The next time you visit a lake or the seashore, take a deep breath. As you exhale, take a moment to be thankful for the little things: specifically, for the microscopic, single-celled algae in the soil and waters all around you that are extracting the carbon dioxide you just exhaled and incorporating it into sugars that will eventually be used by every other organism in the biosphere. About 30% of this activity, globally, is carried out by a specialized structure in algae called the pyrenoid.
To visualize a pyrenoid, think of a pomegranate. The pyrenoid contains kernels of Rubisco, the enzyme that carries out the molecular work of incorporating carbon dioxide into sugars. These kernels are embedded in a supportive flesh, or matrix, of other proteins, that is itself surrounded by an outer shell made of starch. The fruit is a bit worm-eaten; it is riddled with fingerlike channels — actually, tubules enclosed by membrane — that deliver concentrated carbon dioxide to the Rubisco kernels. The tubules are important to pyrenoid function because waterborne algae such as Chlamydomonas reinhardtii would otherwise struggle to get enough carbon dioxide to keep Rubisco operating at peak capacity.
The pyrenoid presents several enigmas for scientists. For example, how the proteins that make up the pyrenoid are routed there, and how they organize into such a complex arrangement, has been an enduring mystery. New work from the laboratory of Martin Jonikas, an Assistant Professor in the Department of Molecular Biology at Princeton, and collaborators, has now solved this riddle.
“The key initial discovery was made by chance,” says Jonikas.
Research Molecular Biologist Moritz Meyer and colleagues were trying to identify what proteins are present in the pyrenoid besides Rubisco. To do this, they used an antibody: a protein that, like a key, attaches to other proteins that possess a specific, matching lock. Meyer and colleagues planned to crack open algae and then add an antibody that binds a particular matrix protein to the resulting molecular soup. By pulling on the antibody, the scientists could drag that protein out. Any other proteins that bind to the antibody’s target protein would come along for the ride, and the scientists could then determine whether any of them were previously unknown pyrenoid components. But the experiment didn’t turn out as expected.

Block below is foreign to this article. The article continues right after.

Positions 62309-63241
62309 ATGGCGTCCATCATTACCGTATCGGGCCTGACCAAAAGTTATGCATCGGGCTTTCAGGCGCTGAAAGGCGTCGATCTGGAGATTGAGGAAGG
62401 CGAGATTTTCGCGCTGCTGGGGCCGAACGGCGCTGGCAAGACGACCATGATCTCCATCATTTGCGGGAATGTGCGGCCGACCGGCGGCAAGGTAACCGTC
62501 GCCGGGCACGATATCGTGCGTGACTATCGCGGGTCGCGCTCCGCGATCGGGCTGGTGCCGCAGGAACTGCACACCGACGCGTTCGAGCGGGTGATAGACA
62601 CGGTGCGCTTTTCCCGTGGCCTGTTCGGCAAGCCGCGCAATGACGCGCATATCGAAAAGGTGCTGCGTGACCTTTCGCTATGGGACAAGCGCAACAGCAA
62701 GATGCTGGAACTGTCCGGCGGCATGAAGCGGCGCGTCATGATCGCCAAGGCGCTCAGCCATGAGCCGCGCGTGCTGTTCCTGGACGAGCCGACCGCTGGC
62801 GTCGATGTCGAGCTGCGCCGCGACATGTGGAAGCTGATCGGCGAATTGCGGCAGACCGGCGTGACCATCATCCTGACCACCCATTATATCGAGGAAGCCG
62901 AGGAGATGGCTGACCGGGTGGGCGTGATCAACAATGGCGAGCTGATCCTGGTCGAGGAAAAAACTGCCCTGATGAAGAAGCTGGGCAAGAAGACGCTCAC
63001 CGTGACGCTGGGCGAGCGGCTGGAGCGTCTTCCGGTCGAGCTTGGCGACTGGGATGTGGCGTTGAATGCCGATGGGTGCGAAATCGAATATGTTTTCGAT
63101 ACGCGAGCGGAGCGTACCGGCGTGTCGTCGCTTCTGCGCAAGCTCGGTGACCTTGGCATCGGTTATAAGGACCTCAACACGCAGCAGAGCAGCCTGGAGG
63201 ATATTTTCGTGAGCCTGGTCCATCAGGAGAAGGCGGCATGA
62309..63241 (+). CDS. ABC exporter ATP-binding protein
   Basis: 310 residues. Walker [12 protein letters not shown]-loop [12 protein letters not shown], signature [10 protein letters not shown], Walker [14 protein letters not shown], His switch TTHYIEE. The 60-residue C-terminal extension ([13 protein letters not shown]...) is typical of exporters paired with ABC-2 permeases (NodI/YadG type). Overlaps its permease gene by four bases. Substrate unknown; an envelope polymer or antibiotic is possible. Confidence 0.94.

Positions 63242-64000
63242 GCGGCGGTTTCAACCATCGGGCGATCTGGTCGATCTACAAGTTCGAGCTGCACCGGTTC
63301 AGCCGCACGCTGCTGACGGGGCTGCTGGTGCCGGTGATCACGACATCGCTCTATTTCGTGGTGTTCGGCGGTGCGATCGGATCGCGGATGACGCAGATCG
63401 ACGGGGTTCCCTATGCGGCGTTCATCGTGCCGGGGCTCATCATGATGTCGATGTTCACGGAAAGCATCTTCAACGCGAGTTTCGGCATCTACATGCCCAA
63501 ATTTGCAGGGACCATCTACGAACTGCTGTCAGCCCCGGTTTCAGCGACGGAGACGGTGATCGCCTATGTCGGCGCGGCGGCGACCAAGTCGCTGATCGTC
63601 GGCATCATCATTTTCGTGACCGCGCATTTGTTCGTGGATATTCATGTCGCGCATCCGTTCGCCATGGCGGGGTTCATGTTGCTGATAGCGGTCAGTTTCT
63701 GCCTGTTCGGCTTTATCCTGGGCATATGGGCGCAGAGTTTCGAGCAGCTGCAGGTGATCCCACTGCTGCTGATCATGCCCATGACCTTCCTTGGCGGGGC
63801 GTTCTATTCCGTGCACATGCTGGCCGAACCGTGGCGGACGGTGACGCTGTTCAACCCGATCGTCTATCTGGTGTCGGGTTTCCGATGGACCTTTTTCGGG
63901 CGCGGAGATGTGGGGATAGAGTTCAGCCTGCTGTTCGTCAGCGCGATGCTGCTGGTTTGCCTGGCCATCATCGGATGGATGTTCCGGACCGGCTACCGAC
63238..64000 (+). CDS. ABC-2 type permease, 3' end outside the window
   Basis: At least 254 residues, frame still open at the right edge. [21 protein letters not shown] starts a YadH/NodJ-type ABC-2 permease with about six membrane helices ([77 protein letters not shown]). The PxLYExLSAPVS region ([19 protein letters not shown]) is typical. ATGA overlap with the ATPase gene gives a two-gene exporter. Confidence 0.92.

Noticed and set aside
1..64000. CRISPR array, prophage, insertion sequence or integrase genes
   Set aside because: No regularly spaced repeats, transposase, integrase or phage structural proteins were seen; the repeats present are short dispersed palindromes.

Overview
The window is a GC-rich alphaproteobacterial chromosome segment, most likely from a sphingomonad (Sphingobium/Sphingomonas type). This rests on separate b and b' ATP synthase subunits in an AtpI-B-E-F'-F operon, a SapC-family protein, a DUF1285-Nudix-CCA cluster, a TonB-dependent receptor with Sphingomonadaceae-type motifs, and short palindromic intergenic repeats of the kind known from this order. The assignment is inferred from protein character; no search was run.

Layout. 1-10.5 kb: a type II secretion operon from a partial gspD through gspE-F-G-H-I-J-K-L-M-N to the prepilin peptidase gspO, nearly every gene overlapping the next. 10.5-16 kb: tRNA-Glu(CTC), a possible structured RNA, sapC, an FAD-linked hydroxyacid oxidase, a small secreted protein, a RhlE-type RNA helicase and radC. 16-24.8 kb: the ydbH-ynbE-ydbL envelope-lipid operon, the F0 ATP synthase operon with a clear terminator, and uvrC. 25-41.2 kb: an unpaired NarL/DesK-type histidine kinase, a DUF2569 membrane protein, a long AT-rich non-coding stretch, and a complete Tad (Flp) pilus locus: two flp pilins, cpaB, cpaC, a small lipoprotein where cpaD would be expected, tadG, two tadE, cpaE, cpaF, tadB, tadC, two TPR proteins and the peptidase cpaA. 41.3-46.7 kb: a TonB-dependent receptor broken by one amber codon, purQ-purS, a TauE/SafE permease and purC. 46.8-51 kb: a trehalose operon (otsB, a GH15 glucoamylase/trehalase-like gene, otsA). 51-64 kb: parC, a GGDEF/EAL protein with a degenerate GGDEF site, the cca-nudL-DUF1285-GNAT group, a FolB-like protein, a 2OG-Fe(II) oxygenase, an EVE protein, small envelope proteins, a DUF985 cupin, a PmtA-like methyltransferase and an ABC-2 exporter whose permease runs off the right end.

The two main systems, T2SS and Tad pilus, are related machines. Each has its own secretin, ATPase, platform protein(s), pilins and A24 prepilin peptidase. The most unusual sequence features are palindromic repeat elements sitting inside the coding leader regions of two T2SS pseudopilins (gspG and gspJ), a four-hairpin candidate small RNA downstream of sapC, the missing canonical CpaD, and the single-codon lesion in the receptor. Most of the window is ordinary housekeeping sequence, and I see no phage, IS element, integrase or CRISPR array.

“We noticed that the antibody directly bound to several pyrenoid-localized proteins,” says Jonikas. In other words, they’d just discovered that all these proteins possess a lock matching their antibody’s key. Closer examination of the proteins revealed the existence of a sequence of amino acids, or motif, that is present in the antibody’s original target and also appears in all of the other proteins.
“We hypothesized that this motif may serve as a signal that targets the proteins to the pyrenoid, and the experiments we did support this hypothesis,” explains Jonikas. “Removing the motif from one of the motif-containing proteins caused it to no longer localize to the pyrenoid, while adding it to non-pyrenoid proteins caused them to localize to the pyrenoid.”
Meyer and colleagues found that the motif binds to Rubisco. This explains how the pyrenoid forms: its component proteins remain loose in the cell until they bump into Rubisco and become trapped.
“Several of the proteins do not simply localize to the pyrenoid matrix, but rather appear to localize to the interfaces between the matrix and the pyrenoid’s two other sub-compartments, the pyrenoid tubules and the starch sheath,” notes Jonikas. This may allow the proteins to self-organize into the complex pyrenoid structure.
“The study represents an exquisite example of investigative science,” says Dr. Howard Griffiths, Professor of Plant Science at Cambridge University in the United Kingdom. Dr. Griffiths has collaborated with Jonikas’s group on other studies, but he was not involved in this work.
“They used clever experimental manipulations to prove that a common motif could allow the specific linker to form the Rubisco matrix, and anchor other key elements both internally to the thylakoid tubules, and the starch sheath towards the periphery,” says Griffiths. “Overall, the report by Meyer and colleagues has made a significant contribution to our understanding of pyrenoid form and function, with relevance both for understanding aquatic primary productivity, and to underpin approaches seeking to incorporate such a mechanism to ‘turbocharge’ photosynthesis in terrestrial crop plants.”
This research was supported by grants to M.C.J. by NSF (IOS-1359682 and MCB-1935444), NIH (DP2-GM-119137), and the Simons Foundation and Howard Hughes Medical Institute (55108535); and to L.C.M.M. by the UK Biotechnology and Biological Sciences Research Council (BB/R001014/1).
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